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Sports Columns

On The Trail: Springtime buzz

Illuminated in a high, bright morning sun, it and a refreshing south breeze in my face, there it lay, clear as day: my trodden trail carved into a short March-brown hayfield, the thin, angled depression still easily discernible after a long, cold, snowy winter freeze, no foot-traffic I’m aware of in quite a while. I myself hadn’t taken that familiar route for months, probably last walking it in mid-January, before the fields iced over with treacherous ice that promptly left me with broken ribs and 0

Jaywalking: Decision time

Tonight is a big night for future Greenfield High School’s athletic fields. I say that as though the fate has not already been decided, even if I have a feeling that it already has. While the GHS building committee has not officially decided what to do with the fields behind the school, it does appear that a decision has been made. Not much has changed since I wrote a column back in January highlighting the options the committee had as to fields. There will be 0

Keeping Score: Slow start

Good morning! The yellow flag’s out at Monadnock Speedway in Winchester, N.H., where winter’s lingering effects has owner Larry Cirillo spinning his wheels. “We’re going to wait until May 2,” said Cirillo. “One of the bathrooms had so much ice we couldn’t get the door open, so we took the roof off, put salt down and started chopping.” The snow stayed until April 3 and Cirillo was wary of any lingering frost in the ground. “If I don’t let the asphalt cure naturally it’ll wreck 0

On The Trail: Lessons learned

There’s something about flowing water that I find liberating, metaphorical to human thought and emotion — be it the rattle or roar, foaming riffles descending into roily runs and step pools, the gentle swirl of frothy eddies. All of the above are likely spots for lurking trout when you understand water and know how to use the natural flow to trigger aggressive strikes by dead-drifting lively bait through the fish’s feeding lair in a natural, drag-free presentation. Yes, mountain streams produce a certain damp, shady, 0

Jaywalking: Spelling bee

Ask anyone from the Frontier Regional School District what the name of their school mascot is, and let the fun begin. Did they answer correctly? Probably. But then take it a step further and inquire as to the spelling. That might be more difficult, since we now know that there’s no consistency. Proof was delivered in living color from Paul Franz photographs that ran in The Recorder on March 19. The photos were practice shots of Frontier track & field practice, one of which showed 0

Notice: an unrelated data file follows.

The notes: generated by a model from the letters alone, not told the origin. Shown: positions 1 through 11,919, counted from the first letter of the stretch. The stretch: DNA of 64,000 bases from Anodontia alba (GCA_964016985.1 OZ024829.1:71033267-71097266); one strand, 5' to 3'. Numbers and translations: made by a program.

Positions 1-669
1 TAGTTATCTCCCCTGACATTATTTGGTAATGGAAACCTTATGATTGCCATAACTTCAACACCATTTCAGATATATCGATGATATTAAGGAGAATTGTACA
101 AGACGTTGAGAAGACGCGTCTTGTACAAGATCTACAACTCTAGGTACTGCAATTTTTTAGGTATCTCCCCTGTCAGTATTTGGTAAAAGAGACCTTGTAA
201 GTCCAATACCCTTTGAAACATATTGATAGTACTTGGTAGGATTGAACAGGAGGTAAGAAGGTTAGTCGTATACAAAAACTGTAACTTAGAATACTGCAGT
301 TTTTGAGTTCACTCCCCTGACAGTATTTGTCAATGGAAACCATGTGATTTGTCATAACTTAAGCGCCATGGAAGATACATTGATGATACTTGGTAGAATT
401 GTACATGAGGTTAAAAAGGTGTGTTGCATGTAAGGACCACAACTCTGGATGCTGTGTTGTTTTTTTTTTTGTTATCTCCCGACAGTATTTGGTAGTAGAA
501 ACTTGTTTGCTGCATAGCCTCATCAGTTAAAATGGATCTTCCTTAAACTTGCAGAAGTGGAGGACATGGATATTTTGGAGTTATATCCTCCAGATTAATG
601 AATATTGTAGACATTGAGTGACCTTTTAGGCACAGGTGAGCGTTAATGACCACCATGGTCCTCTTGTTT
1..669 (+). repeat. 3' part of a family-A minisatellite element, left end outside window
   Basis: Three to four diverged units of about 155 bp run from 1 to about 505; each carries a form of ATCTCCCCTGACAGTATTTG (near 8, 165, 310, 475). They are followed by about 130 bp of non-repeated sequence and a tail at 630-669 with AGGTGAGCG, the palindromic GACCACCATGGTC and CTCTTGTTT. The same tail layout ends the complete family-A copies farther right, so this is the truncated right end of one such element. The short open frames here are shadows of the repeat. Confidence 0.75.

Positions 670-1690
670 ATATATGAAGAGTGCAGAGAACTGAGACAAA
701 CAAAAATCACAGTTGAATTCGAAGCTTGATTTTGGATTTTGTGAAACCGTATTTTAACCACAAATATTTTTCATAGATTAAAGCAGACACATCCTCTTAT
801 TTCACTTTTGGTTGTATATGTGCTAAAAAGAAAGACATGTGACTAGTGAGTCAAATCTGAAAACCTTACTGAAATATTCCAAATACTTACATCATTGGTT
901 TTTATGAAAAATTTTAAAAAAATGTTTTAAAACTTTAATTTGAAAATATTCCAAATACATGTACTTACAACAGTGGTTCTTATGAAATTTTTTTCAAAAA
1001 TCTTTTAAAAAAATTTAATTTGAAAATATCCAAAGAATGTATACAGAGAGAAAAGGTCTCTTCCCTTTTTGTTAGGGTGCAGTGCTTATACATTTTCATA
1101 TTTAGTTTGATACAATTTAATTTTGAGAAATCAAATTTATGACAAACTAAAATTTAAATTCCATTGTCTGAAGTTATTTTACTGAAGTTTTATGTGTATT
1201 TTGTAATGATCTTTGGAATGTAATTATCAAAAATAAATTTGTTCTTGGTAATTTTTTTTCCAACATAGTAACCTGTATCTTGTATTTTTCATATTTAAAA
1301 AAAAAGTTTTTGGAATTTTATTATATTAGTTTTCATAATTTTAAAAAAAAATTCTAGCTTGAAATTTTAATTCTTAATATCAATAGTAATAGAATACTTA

Keeping Score: Spring picking

Good morning! Neither wind nor rain nor an endless winter will stop the start of the baseball season, which for the Red Sox is Monday afternoon in Philadelphia. The Carmines’ April schedule is a hump buster that’ll have skipper John Farrell hollering Mayday unless his team’s primed from the get-go. They play three games in Philadelphia, three in the Bronx, three at home against Washington, and finish with seven games against the Orioles and three each against Tampa Bay and Toronto. They play 22 games 0

Jaywalking: Labor of Love

When Dick “The Rev” McKelvey was young, he had a pair of events shape what would become a passion for the rest of his life. It all happened well before McKelvey grew up and moved his family from Germantown, Pa., to Deerfield, where he became a well-known baseball coach and teacher at Deerfield Academy. This story starts in 1933, when he was living in Wilmington, Del., and his mother was a nurse. One of his mother’s patients happened to be the young son of Bill 0

Keeping score: Cagey stories

Good morning! The information booth inside Roger Dean Stadium was stacked with free copies of Baseball America programs for the day’s game between the St. Louis Cardinals and Houston Astros cost $6 and St. Louis Cardinals T-shirts were selling for between $25 and $53. Baseball was back in business on this warm gray day in early March. On a sidewalk near the center of this upscale Florida community a guitarist strummed ‘Sweet Caroline’ while a ruddy-faced scalper unabashedly hawked tickets as fathers all but shielded 0

On The Trail: Hermit tales

Mention in last week’s “Fish tales” column of a haggard roadside hermit familiar to travelers earlier in my lifetime along Route 5 and 10 between Greenfield and South Deerfield drew additional anecdotal information from near and far that’s worth reporting. The feedback started right off last Thursday morning, when waiting for me on my first email adventure was a comment from an angler who, like me, fished a section of Mill River containing the site of Deerfield’s first grist mill (1693) on Sawmill Plain, not 0

Keeping Score: Biding time

Good Morning! Two summers ago I was dropping off a Daily Racing Form for handicapper John Dobrydnio when the scent of his wife Paula’s marinara sauce drew me into the kitchen. She was ladling tomatoes that were simmering in a five gallon pot, careful not to overheat, while John cracked open the form and brother Myron was tending to the garden. “Just tomatoes?” I inquired of the pot’s contents. “No! Whattya kiddin’ me?” popped John. “Garlic, basil, onions all sortsa stuff! Ya can’t see it, 0